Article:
Saturday, August 13, 2011

"Socratic Seminar is life: Dialogue vs. Debate"

Dialogue: to be open to other people’s ideas
Debate: to convince others your argument is the only argument.

The best thing about starting a new school year is the hope that comes with it.  Last year was difficult, but paradoxically so. It was truly the best year I’ve had as a classroom teacher, but it was one of my most challenging because of the politics and debates surrounding the thing I love the most--teaching kids. I just felt helpless, even hopeless because the conversations impacting teaching the most excluded teachers and students.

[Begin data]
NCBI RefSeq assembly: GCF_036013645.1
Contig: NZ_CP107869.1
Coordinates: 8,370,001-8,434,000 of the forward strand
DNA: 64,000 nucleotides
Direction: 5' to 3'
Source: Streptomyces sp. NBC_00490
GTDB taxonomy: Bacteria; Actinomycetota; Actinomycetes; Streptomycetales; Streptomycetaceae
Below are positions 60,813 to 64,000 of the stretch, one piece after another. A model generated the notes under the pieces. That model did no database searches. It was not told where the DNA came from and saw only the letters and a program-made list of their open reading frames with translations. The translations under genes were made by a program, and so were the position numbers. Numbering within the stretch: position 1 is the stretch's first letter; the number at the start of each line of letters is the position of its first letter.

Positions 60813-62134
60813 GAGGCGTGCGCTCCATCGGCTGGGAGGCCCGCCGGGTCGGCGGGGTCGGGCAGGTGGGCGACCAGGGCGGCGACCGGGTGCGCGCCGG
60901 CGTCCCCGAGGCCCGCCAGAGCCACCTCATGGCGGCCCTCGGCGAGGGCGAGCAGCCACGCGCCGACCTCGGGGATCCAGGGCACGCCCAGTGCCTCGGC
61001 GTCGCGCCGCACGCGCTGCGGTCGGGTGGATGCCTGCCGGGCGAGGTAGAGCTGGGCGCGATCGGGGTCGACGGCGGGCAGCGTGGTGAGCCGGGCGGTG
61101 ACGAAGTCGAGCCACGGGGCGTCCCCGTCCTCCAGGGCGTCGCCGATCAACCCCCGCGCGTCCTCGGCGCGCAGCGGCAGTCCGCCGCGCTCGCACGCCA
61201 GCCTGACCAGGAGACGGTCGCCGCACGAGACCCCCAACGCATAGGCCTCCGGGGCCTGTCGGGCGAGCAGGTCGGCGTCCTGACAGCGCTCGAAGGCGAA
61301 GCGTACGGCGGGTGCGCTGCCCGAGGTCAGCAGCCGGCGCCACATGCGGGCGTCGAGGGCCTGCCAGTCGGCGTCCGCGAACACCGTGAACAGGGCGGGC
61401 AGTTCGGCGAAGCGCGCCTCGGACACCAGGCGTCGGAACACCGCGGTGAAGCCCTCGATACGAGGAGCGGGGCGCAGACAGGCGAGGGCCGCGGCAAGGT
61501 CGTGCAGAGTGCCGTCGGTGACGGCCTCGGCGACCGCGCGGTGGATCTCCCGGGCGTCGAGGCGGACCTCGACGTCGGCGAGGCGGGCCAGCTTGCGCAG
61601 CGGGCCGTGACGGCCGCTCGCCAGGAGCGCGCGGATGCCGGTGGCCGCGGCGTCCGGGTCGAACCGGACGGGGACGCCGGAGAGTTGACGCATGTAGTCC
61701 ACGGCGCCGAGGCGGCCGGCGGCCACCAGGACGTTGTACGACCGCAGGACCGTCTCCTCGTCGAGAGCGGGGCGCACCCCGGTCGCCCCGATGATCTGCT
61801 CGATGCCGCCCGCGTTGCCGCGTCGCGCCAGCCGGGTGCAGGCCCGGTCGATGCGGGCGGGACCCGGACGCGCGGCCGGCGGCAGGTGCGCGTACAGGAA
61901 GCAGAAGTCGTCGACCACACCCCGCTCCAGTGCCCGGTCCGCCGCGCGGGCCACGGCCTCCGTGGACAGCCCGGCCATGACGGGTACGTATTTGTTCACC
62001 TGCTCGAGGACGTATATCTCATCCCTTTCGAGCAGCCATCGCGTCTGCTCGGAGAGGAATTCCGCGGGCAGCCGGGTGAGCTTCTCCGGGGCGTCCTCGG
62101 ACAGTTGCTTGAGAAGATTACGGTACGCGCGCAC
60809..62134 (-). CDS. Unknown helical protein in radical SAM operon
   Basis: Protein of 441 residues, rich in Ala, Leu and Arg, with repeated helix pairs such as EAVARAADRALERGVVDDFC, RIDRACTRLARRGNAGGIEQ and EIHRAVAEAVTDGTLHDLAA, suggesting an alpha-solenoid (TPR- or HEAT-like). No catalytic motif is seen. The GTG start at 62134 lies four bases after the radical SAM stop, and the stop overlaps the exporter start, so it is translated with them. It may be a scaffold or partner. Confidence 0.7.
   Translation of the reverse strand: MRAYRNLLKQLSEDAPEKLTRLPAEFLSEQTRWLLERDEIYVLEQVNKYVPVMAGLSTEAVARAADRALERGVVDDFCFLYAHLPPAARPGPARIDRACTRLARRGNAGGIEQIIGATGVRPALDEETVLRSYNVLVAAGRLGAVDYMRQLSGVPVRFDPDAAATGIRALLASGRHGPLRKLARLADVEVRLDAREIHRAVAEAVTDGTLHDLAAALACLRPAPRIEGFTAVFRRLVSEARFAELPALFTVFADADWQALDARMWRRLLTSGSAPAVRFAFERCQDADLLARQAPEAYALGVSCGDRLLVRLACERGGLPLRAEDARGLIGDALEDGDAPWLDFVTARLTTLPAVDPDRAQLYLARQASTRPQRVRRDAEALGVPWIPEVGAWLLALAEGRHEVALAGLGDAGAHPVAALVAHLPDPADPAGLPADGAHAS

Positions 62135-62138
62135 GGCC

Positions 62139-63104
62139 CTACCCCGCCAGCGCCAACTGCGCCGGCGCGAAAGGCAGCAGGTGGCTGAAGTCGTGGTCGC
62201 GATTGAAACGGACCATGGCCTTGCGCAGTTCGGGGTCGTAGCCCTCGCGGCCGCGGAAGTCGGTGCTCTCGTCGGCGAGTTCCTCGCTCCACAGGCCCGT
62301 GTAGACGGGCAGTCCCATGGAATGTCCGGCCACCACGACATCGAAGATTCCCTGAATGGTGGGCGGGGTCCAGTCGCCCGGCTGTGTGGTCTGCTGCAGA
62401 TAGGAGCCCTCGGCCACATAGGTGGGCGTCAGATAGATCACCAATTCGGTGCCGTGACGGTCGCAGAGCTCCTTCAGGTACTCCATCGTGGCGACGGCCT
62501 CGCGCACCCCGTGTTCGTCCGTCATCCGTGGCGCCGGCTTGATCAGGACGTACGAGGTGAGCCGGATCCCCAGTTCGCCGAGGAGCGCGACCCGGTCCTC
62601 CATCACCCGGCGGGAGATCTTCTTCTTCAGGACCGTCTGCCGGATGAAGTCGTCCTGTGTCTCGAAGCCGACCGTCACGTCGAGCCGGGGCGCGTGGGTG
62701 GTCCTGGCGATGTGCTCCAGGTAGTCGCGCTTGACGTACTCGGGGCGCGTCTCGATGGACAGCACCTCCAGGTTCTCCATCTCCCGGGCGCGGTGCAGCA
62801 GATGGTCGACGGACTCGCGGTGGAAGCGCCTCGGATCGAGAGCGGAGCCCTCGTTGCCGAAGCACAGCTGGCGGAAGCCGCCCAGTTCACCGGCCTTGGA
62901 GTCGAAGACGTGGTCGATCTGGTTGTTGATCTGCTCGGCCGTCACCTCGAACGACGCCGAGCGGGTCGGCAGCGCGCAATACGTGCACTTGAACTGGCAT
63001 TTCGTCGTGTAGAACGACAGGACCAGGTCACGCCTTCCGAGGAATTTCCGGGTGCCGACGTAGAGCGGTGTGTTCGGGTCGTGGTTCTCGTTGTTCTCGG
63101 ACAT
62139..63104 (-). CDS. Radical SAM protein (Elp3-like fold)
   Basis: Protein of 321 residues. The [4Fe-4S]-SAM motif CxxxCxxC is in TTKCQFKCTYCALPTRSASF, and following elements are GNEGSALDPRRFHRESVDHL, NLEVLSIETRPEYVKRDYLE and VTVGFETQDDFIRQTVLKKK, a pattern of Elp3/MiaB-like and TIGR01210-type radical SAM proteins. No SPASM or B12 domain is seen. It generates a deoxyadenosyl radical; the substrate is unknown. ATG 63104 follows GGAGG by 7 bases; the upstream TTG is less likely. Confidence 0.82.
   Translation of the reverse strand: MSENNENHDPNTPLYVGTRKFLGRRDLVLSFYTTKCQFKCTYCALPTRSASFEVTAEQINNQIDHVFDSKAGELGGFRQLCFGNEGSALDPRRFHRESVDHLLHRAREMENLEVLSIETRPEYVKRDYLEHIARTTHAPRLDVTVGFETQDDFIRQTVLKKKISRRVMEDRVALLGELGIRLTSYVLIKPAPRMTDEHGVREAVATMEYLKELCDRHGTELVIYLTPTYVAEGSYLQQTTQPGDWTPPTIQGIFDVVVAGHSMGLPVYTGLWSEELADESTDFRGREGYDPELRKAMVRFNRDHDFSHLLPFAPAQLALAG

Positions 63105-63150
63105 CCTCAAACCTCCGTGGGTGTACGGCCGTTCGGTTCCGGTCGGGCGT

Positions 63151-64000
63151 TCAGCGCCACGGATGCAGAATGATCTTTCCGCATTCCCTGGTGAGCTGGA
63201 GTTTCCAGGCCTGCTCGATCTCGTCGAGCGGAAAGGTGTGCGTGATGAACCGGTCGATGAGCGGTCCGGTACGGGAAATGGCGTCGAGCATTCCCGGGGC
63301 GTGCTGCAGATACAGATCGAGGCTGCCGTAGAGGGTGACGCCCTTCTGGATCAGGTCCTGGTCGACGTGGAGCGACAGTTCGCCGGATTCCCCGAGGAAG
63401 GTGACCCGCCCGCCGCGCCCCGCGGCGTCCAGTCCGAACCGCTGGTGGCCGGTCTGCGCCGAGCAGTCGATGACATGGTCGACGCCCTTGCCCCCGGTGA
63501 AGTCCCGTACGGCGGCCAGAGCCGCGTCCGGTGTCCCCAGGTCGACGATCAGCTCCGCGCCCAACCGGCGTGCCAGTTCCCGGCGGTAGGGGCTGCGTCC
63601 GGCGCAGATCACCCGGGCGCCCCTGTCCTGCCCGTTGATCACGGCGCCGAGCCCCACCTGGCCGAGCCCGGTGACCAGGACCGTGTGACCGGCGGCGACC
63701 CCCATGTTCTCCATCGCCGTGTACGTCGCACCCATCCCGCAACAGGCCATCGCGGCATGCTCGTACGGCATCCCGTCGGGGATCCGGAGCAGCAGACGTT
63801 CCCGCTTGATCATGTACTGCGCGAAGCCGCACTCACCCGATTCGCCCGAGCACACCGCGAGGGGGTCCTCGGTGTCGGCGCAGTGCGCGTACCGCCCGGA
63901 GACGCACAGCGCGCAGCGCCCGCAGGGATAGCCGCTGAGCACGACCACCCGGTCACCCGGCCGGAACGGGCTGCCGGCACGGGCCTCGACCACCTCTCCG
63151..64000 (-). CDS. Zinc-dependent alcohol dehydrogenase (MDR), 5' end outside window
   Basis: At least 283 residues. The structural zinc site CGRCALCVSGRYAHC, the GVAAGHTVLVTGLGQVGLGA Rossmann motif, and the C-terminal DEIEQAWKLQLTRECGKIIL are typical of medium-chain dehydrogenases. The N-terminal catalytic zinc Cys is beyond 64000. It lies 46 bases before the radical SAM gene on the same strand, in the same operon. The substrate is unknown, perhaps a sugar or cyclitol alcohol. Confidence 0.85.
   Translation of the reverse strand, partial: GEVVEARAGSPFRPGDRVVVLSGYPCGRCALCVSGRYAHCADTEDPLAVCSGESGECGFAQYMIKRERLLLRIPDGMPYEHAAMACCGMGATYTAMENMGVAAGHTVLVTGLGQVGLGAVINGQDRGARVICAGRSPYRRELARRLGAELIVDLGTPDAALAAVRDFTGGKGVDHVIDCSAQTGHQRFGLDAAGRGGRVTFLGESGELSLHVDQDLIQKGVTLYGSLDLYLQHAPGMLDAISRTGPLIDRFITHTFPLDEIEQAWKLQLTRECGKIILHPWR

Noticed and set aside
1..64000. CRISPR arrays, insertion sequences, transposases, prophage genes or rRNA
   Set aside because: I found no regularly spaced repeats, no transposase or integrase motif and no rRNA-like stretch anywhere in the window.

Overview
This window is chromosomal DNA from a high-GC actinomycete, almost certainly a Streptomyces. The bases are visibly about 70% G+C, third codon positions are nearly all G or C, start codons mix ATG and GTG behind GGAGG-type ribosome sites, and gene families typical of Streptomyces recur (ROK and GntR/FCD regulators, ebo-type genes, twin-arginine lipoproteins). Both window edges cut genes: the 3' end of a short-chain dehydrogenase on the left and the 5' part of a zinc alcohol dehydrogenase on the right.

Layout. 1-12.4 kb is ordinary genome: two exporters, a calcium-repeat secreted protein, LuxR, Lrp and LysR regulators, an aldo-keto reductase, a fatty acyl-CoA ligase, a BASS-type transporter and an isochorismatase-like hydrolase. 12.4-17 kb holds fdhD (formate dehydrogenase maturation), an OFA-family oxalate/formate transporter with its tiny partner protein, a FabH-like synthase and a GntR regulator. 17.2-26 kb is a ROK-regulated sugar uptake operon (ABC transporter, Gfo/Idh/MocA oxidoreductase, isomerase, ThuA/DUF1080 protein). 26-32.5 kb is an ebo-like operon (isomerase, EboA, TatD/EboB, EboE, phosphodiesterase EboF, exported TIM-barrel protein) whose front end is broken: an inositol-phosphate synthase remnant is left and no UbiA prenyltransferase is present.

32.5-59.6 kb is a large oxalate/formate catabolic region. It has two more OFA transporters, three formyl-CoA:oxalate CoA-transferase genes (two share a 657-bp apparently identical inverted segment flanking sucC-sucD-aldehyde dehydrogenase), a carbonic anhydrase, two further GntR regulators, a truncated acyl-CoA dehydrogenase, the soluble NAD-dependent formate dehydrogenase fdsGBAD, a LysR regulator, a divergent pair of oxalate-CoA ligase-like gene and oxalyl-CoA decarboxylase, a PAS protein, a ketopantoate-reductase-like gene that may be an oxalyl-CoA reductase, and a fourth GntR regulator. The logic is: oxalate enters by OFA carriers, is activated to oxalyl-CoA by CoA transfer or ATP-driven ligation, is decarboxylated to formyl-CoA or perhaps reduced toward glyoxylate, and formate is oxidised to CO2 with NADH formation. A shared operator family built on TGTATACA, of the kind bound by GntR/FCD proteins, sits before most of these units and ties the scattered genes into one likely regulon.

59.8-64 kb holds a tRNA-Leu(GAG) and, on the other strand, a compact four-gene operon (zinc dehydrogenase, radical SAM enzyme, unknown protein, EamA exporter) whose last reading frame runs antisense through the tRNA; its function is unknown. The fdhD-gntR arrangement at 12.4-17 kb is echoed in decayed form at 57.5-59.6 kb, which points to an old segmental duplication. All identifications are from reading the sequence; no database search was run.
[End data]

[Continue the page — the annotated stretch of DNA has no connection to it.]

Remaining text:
Then it hit me. 

Learning doesn’t truly happen unless all parties involved are willing to open themselves to new ideas, ones that even contradict their current perceptions. Okay, I know, that’s not anything new.  Common sense, right?  But think about it.  So many educators, administrators, politicians, (everyone really), have forgotten how to have a dialogue because we’ve gotten sidetracked by our emotions, our passions, and our best intentions. We’ve forgotten the importance of trying to understand where the “others” are coming from and so we only have debate, not dialogue.

No wonder we’re not getting anywhere.  No wonder students feel they have no voice; no wonder teachers are willing to strike during school hours instead of teach; no wonder administrators and politicians would sell their souls for funding rather than take a stand against the tyranny of capitalism.  Everyone’s just talking, but no one’s listening. So emotions heighten, screaming begins and debate is sparked.  But still, no one is listening and an overwhelming sense of hopelessness spreads.